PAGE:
SC Constitution Bench on Aadhaar and the fundamental right to privacy – How we got here

This week a 9 judge constitution bench of the Supreme Court of India is hearing arguments on whether there is a fundamental right to privacy under the Indian Constitution. In 2012, a petition was filed by Justice K. S. Puttaswamy (Retd) addressing the lack of procedural safeguards, coercion for enrollment and blocking access to multiple schemes by permitting access only through Aadhaar. During the course of hearings between 2013 and 2015, the Supreme Court concluded that the matter holds importance to all the states and union territories to be impleaded as parties to the case and passed an order to this effect. The Court also stated on multiple occasions that the use of Aadhaar numbers cannot be made mandatory for delivery of welfare services by the state. On August 11, 2015 the Court reiterated this position and declared that Aadhaar card will be mandatory only for availing LPG and PDS services.

The principal opposition to Aadhaar in the Supreme Court during the course of these hearings was that the Aadhaar project violates individuals’ right to privacy. However, the Union of India responded to these arguments by stating that the Indian constitution does not provide for a fundamental right to privacy. Noting these arguments, the Supreme Court decided to refer this question of whether there is such a fundamental right to a larger constitution bench for determination.

Our detailed posts on this matter and the reference are available here.

The Attorney General’s arguments that there is no fundamental right to privacy in India rely on two judgments of the Supreme Court – M.P. Sharma v. Satish Chandra (decided by a 8 judge bench in 1954) and Kharak Singh v. State of U.P. (decided by a 6 judge bench in 1962).

Chinmayi’s paper available here discusses these two judgments, and the development and position of the right to privacy in India. The specific arguments made by the Attorney General in the Aadhaar case are addressed in her piece here.

While the constitution bench of the Supreme Court only sat to hear the matter yesterday (July 18, 2017), several other petitions were filed raising issues with different facets of the Government’s Aadhaar project.

In 2016, the Aadhaar (Targeted Delivery of Financial and Other Subsidies, Benefits and Services) Act, 2016, was introduced and passed in the Lok Sabha as a money bill. Senior Member of Parliament Mr. Jairam Ramesh filed a petition questioning this move before the Supreme Court. We have previously written on whether the Supreme Court has the power to judicially review the constitutional validity of introducing the as a money bill.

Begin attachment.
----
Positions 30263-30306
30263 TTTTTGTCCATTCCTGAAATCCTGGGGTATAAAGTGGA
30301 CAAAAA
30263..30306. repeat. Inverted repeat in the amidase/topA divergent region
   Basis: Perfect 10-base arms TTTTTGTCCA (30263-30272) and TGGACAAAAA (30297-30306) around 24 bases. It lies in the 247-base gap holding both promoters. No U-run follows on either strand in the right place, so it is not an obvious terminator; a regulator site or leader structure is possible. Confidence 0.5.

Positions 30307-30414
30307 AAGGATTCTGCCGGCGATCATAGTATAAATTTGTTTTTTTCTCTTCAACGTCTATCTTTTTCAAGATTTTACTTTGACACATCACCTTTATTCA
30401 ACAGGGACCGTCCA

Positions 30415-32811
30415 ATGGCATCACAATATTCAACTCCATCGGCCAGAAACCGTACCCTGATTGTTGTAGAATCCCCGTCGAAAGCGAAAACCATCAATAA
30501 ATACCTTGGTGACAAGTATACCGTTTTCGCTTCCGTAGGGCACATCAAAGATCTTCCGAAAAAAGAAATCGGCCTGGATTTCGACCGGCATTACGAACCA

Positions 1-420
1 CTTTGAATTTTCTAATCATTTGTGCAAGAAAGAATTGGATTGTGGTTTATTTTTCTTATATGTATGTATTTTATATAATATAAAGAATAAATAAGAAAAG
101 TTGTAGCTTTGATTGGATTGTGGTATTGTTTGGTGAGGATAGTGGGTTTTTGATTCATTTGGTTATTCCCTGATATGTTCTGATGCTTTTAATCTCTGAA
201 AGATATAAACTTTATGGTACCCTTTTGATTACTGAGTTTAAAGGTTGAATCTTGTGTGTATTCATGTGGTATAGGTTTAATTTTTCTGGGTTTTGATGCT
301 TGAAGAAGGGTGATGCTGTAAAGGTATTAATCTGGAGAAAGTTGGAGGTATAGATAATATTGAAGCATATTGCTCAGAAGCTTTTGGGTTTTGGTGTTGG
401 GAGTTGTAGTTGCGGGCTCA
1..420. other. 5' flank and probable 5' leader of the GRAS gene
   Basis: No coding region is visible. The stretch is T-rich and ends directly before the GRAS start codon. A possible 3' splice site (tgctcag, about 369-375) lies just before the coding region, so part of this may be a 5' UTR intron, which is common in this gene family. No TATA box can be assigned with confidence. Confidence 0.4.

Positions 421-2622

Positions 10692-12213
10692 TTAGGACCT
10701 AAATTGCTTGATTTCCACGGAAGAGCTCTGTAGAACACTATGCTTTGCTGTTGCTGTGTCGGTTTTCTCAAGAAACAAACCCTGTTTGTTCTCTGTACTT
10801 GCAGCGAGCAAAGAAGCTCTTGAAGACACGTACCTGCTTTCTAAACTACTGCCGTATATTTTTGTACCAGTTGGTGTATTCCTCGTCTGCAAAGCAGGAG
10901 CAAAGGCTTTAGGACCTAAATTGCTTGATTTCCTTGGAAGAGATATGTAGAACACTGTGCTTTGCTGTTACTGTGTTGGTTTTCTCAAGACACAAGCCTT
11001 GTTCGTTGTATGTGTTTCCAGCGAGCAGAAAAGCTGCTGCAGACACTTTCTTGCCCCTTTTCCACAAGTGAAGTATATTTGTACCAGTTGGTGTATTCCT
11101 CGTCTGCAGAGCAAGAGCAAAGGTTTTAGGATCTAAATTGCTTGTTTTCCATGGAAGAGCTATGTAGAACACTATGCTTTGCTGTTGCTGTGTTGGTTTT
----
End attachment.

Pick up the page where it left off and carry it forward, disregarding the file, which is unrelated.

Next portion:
Over the past few months, the Government has also issued a number of notifications mandating the use of Aadhaar for several services and benefits. Several of these notifications have also been challenged before the Supreme Court. Detailed updates on the proceedings before the Supreme Court in the recent challenge against the mandatory linking of Aadhaar numbers with PAN, and provision of Aadhaar numbers at the time of filing income taxes are available here.

In May this year, a fresh petition was filed requesting for a stay on eighteen Executive notifications, which made Aadhaar a mandatory condition to receive benefits under several welfare schemes. These include compensation schemes for victims of the Bhopal Gas tragedy, the Mid-day Meal scheme as well as Ujjawala, a scheme for the prevention and rehabilitation of victims of trafficking. While the Court was reluctant to issue a stay on separate occasions, the petitioners were allowed to request again that the constitution bench be set up immediately to hear the larger issues of privacy and validity of the Aadhaar project as set forth back in 2015.

As a result of this request, a 5 judge constitution bench was set up yesterday (July 18, 2017). This bench further referred the limited question of whether there is a fundamental right to privacy under the Indian Constitution to a 9 judge bench that is currently hearing arguments from petitioners and respondents. We will continue to provide updates on the hearings as they proceed here on the CCG Blog.

We have also written on a number of the privacy and security concerns with Aadhaar in multiple news media publications available here, here,  here and here, as well as on our blog. Some of these posts are available here and here.

Any queries on these proceedings can be directed to us here.

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4 thoughts on “SC Constitution Bench on Aadhaar and the fundamental right to privacy – How we got here

  1. Pingback: SC Constitution Bench on Aadhaar and the fundamental right to privacy – Day II | The CCG Blog

  2. Pingback: SC 9 Judge Bench on the Fundamental Right to Privacy – Day II [Part I] | The CCG Blog

  3. Pingback: SC 9 Judge Bench on the Fundamental Right to Privacy – Day II [Part II] | The CCG Blog

  4. Pingback: CCG on the Privacy Judgment | The CCG Blog

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